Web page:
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Thanks for the summaries and thoughts, Philip. Those are really helpful. I forgot all about the Yahoo site - I'll be sure to check that out in the future. I naturally assume that everything I need to find is at BGG somewhere. It's good to see that the battle has in fact been quite close on so many occasions, with a very real possibility of a huge Greek victory.

pagsab wrote:
As these reports show, the Macedonians can't afford to engage simultaneously all along the line, but must seek to defeat the Greeks in detail and panic them through poor morale.

Indeed, that seems to be the lesson to take from the game. As you've mentioned, sources are especially scarce on this battle. Do you see these results as being harmonious with those sources or more as a suggestion of what those sources leave out?

Given the lack of certainty on what exactly Alexander was doing in the battle, has anyone ever run the battle with Alex attached to the left center phalanx? Would you find that plausible? Diodorus's comments that Alexander was accompanied by Philip's most seasoned generals and that he broke through the enemy line both seem consistent with Alexander leading the infantry, especially given the relatively poor cavalry terrain on the flanks.
 
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Todd Pytel
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Well, I've played the scenario 8 times now. It's been fun, though I think it's time to work on other things for a while.

pagsab wrote:
The second refight saw the chastened Macedonians adopting a very different approach, attacking on both flanks and in the left centre while holding back their centre and right centre and sending phalangites from the centre to support the attack on the left.

I tried this out in my recent replays, one of which led to the only dominating Macedonian victory of the series. Holding back the center and right center is a strong play for Macedon, as it forces Greece into lose-lose decisions. In particular, if Greece moves their central hoplites all the way down the field, not only will they lose their lead unit bonus and suffer the first counterattack, but their left center hoplites will be forced to abandon the safety of the hill and engage Philip to prevent him from crushing the central troops' flank. On the other hand, if the central hoplites just sit in the midfield indefinitely, Macedon can use its spare commands to wrap up the flanks, whittle down Greek morale, and possibly carry away the center without a fight due to a bad morale roll. All of this seems consistent with the general impressions from the historical sources that Greece was pushed into a uncomfortable extension of their lines.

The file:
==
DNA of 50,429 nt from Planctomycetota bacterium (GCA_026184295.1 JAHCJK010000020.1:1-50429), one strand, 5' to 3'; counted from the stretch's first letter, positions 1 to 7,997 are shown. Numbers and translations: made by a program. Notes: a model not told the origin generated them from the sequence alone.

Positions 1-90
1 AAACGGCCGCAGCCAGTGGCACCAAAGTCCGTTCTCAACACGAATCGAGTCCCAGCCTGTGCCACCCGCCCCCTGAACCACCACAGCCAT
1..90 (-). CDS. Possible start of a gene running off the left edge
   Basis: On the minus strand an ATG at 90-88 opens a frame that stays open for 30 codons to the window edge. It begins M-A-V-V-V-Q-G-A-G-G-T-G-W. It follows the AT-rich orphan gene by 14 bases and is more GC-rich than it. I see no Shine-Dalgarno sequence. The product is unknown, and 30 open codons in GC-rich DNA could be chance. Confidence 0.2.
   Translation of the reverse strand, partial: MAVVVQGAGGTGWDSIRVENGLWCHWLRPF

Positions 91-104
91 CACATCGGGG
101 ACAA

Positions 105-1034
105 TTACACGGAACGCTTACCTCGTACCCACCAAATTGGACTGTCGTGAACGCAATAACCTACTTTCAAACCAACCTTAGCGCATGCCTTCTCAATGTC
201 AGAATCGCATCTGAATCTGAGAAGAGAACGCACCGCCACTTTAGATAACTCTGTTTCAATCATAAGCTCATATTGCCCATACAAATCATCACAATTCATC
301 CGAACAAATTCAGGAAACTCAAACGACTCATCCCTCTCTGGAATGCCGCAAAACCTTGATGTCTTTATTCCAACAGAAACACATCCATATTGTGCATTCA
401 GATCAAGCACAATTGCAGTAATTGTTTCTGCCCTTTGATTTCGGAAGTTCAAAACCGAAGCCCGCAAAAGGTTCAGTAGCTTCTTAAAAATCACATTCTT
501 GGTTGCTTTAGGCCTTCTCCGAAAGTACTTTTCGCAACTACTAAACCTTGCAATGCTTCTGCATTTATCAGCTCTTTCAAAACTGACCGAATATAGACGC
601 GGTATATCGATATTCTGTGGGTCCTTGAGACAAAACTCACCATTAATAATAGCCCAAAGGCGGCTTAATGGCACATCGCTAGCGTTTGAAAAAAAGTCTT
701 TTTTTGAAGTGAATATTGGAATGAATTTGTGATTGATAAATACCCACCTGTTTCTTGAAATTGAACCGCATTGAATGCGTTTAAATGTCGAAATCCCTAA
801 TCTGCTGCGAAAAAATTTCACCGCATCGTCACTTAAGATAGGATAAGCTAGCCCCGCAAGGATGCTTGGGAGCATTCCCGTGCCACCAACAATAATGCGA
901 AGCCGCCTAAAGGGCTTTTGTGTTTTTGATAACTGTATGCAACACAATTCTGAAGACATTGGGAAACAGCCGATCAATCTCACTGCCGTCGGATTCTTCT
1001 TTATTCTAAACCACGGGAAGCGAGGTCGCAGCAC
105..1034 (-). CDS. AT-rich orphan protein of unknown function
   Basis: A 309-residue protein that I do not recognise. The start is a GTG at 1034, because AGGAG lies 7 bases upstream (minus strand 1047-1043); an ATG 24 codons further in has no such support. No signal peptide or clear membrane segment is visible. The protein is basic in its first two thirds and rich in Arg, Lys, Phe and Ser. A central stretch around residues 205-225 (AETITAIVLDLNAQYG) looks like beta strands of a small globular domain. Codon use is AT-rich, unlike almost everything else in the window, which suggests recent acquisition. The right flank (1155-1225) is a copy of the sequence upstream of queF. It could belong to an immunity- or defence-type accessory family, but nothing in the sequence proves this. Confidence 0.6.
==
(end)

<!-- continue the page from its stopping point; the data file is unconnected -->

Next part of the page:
Despite the overall strength of that line of play, it's still a tough fight. In one instance, the Greek right center, led by the Sacred Band, just crushed their opposition with amazing dice rolls on their first assault, flipping all 5 opposing phalanxes. In that case, they pushed ahead with the center to maintain pressure despite the risks and ultimately drove Macedon from the battlefield.

Also, as Philip relates in his summaries, there's an important subgame going on with reinforcements and redeployments in this scenario. Reinforcing the Greek far right with a spare hoplite does a lot to keep Alex from breaking through too quickly there, and may even stop him completely with good die rolling. But if Greece makes that move on Turn 2 (which is really the only time to do it), then Macedon can respond by relocating Alex to the left center to lead the attack there and just let the remaining cavalry defend behind the swamp. Similarly, Macedon has plenty of commands to redeploy phalanxes from the center and right center to respond to Greek advances, further punishing Greece if they refuse to advance their center.

Overall, there's a lot more depth to this scenario than I expected, especially considering that the battle is remembered more for the first appearance of young Alexander than for actual battlefield tactics. Great fun!
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Philip Sabin
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I discuss the relationship of the model with the sources in the Chaeronea sub-chapter of the main book. (This sub-chapter is also posted on the FCG website.) I do think the model accords well with Frontinus's mention of Philip drawing the Athenians out along the Haemon and then shattering them.

Both here and at Issus, there has been much scholarly debate about whether the Macedonian heavy cavalry could face infantry frontally, and whether Alexander in fact fought on foot rather than horseback. The Lost Battles model allows you to try this if desired, but its main contribution is to show that other factors such as the overall force balance on the wing concerned mattered a great deal more.

Your mention of 8 replays is very heartening, since it shows how quickly the game runs once mastered and how it holds the attention over multiple refights even of a single scenario from the three dozen in the game.